A tesuji somewhat related to maido:
This is a shape that occurs in a common joseki. As players of reasonable strength should be able to see, white needs to protect the cutting point at a.
However, if white plays above, black takes an excellent shape point, creatig a crocodile's mouth, and white cannot be satisfied. The same will occur if white protects the cutting point with either of the tiger's mouth plays (marked a). White must use maido to gain a good result.
is the joseki move. As you can see, after the exchange at a, at b, matches in the fourth example in the killing-moves diagram below.
Here we see a generic side situation. Since it is black's turn, the marked stone is saved easily. For white to capture black, she must place a stone that interferes with the process by which black escapes.
As you can see above, all of the marked white stones kill black. There are many such combinations; these are just a few examples.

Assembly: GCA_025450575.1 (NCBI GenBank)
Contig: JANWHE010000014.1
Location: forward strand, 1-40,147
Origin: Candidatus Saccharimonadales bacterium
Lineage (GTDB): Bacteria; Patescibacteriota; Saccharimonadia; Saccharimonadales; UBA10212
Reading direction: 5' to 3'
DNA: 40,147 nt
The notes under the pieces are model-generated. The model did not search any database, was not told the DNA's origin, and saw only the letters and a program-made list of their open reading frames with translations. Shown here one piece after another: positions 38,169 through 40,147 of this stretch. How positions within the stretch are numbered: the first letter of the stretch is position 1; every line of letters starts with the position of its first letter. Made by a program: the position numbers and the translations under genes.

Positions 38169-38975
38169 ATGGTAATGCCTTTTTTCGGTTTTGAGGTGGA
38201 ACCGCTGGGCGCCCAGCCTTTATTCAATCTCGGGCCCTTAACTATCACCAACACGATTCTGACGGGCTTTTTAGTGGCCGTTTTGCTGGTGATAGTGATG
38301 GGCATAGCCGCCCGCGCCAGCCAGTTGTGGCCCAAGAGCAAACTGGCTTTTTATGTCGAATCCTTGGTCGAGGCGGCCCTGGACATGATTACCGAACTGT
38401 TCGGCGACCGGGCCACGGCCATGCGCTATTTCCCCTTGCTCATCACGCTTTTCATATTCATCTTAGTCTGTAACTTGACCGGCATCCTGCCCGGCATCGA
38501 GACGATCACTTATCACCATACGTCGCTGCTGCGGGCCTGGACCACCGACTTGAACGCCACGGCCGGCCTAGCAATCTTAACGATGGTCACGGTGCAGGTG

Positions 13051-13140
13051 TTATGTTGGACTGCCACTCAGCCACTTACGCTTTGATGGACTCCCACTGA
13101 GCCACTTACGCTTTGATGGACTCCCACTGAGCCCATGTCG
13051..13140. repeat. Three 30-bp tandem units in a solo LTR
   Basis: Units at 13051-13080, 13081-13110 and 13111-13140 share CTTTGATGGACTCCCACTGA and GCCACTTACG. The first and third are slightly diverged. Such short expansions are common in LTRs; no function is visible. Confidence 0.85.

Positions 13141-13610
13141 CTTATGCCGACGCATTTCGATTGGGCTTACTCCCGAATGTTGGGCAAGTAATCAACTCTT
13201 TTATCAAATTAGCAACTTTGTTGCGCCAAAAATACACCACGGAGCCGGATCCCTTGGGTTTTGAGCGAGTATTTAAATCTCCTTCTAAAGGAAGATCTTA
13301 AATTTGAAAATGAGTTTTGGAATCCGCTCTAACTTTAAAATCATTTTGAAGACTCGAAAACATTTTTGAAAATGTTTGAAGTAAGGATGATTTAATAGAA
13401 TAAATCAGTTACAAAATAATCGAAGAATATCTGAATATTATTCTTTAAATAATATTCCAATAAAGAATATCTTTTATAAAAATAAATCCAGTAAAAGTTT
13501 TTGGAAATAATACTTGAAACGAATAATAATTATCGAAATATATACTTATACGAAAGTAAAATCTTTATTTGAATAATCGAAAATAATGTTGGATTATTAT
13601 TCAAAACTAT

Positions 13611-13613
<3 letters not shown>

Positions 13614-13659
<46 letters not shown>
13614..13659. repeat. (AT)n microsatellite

Imagist: I'm not actually sure what Maido is, beyond the explanation above. I was taught it by a dan player at a go tournament, but I never got a real definition from him. From his explanation, it seemed like it could be: 1) capturing by understanding the process of an escape from that capture or 2) various moves that work for the same purpose. If anybody knows more, please add to this!
togo: I did a bit research with dictionaries, wikipedia and some googling: The maido/maiden/maidono (舞殿) is a small pavillion in shinto shrines, where weddings, dances and music are performed. It can also be called kagura hall (神楽殿), referring to its original use. Often it is a very prominent roof standing on non-prominent beams. The connection to Go is probably the characteristic triangular shape of its roof hovering above the ground.